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Christopher Hall on a boat, picture
Posted by Christopher Hall on January 27, 2011
Christopher Hall on a boat, picture

Tide pool school

Posted by Christopher Hall on January 27, 2011
orange bat star on rocks picture
Photo caption
The bat star can be found along the coast from Alaska to Mexico.

Road Journals Blog—I feel like I just graduated from tide pool school. Several months ago, when Via asked me to write about West Coast tide pools for the January/February issue, I thought I had a good background with the topic. After all, I grew up near the Pacific Ocean, and have visited tide pools all my life. But after beginning my reporting—my tide pool school, so to speak—I realized that even though I’d seen (and enjoyed) many tide pools in my time, I had never really seen them. Never taken the time to study them, understand their workings.

Take this bat star for example: A pretty, orange star fish, right? That’s what I would have said pre-tide pool school. It’s actually a sea bat, an omnivorous sea star (the term “star fish” is no longer used by the pros) that I watched for a good 20 minutes as it moved about a pool, hunting plants and animals to devour. After visiting a dozen tide pool sites and talking with 26 biologists, naturalists, and other experts from San Diego to Seward, Alaska, to Honolulu, I’ve learned a lot. About tides, upwelling currents, and sandy versus rocky pools; about the huge variety of plants and creatures that live in these places; about the beauty of a deserted, misty beach during early morning low tide.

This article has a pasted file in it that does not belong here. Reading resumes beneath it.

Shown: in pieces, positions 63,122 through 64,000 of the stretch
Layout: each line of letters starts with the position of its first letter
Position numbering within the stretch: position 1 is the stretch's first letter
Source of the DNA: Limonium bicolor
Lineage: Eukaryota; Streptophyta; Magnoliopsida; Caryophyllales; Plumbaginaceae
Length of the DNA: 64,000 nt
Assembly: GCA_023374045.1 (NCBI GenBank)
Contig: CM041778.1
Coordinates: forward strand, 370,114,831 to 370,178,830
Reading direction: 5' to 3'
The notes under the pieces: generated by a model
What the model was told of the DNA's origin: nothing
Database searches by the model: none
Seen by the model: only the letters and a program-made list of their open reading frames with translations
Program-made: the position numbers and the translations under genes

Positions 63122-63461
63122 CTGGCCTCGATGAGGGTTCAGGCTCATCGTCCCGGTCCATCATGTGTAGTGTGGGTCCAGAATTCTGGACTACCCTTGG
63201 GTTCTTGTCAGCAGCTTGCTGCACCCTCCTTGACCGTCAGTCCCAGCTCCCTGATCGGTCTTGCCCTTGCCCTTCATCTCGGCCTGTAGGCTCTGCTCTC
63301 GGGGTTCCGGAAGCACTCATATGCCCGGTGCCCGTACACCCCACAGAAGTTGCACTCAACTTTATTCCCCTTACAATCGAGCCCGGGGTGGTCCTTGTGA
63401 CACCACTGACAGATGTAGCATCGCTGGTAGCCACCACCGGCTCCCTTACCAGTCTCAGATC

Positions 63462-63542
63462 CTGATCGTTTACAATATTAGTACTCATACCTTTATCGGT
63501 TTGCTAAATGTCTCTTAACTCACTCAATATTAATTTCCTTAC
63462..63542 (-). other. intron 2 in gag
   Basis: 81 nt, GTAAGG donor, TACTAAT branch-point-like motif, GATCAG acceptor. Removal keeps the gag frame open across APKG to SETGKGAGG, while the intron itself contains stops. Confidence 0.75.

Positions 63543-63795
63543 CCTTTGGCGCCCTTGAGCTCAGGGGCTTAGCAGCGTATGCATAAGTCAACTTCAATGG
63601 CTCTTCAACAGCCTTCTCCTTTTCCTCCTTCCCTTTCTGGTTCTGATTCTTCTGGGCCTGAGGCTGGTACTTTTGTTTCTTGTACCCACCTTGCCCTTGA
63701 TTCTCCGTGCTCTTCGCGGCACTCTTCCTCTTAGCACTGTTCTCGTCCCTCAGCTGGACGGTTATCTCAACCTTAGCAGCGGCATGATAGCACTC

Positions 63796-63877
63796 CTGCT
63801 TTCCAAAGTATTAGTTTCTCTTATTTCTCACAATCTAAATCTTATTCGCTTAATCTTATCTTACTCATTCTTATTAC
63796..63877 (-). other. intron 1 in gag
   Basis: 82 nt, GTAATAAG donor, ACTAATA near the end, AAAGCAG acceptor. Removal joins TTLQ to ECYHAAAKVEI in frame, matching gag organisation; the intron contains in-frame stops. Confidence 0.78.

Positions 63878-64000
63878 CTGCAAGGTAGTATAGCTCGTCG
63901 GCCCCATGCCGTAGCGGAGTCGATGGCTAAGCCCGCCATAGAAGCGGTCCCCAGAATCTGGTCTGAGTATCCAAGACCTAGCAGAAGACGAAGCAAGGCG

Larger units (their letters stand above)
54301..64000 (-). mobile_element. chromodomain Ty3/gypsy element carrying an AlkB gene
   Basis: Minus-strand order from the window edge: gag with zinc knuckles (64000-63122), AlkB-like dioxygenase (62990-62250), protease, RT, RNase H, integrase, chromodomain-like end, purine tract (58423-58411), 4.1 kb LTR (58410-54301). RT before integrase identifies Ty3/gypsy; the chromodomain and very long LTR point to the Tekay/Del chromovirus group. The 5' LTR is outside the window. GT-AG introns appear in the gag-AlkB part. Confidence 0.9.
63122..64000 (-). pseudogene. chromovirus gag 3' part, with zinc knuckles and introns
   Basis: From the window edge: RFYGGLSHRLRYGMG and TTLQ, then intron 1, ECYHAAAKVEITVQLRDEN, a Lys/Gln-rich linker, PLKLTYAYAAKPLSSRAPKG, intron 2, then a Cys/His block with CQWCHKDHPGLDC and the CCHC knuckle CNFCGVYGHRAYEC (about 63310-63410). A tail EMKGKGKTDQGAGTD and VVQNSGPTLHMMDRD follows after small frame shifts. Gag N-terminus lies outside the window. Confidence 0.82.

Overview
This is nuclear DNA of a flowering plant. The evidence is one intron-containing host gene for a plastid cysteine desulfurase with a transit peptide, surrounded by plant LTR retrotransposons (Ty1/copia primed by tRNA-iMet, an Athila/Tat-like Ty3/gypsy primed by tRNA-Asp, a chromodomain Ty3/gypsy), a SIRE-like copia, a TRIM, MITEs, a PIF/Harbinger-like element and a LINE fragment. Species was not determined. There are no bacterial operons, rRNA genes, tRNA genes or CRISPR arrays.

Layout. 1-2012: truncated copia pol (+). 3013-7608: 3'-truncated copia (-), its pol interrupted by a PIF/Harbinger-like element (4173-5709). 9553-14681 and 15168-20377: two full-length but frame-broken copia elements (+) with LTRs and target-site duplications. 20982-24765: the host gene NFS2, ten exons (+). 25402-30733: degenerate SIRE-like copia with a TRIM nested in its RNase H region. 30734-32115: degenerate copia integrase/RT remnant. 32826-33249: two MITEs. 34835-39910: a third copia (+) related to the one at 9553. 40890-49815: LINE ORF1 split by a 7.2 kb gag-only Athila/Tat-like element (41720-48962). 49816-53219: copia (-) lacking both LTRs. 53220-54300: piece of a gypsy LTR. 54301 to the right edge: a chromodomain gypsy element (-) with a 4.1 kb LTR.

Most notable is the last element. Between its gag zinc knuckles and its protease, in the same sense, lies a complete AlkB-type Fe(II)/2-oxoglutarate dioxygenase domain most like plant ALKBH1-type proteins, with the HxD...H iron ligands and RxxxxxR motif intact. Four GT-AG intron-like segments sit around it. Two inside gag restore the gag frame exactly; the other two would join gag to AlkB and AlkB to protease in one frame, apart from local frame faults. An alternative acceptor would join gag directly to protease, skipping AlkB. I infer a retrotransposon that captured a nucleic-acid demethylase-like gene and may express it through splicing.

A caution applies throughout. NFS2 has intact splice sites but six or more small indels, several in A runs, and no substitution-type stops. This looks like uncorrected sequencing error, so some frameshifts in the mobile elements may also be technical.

The experts helped me in choose the handful of exceptional sites profiled in the article—though I should note that one or two experts refused to name their favorites for fear of them being overrun with visitors. The profiled sites aren’t “the best” tide pools—a ridiculous concept, given the thousands of miles of coastline in California, Oregon, and Washington—but ones that are outstanding and well worth a visit. Among the factors considered in making the choice were scenic beauty, richness of animal and plant life, presence of docents or other educational resources, and relative ease of access. Some choices were tough to make, and in future posts I’ll tell you about two close runners-up. In the meantime, attend your own tide pool school. Get a tide pool guide and explore a site or two. And if you have any favorite sites of your own, we’d love to hear about them.

Christopher Hall's article, "Pool party," with photos by David H. Collier, appears on the cover of the March/April issue of Via.

This blog post was first published in January 2011. Some facts may have aged gracelessly. Please call ahead to verify information.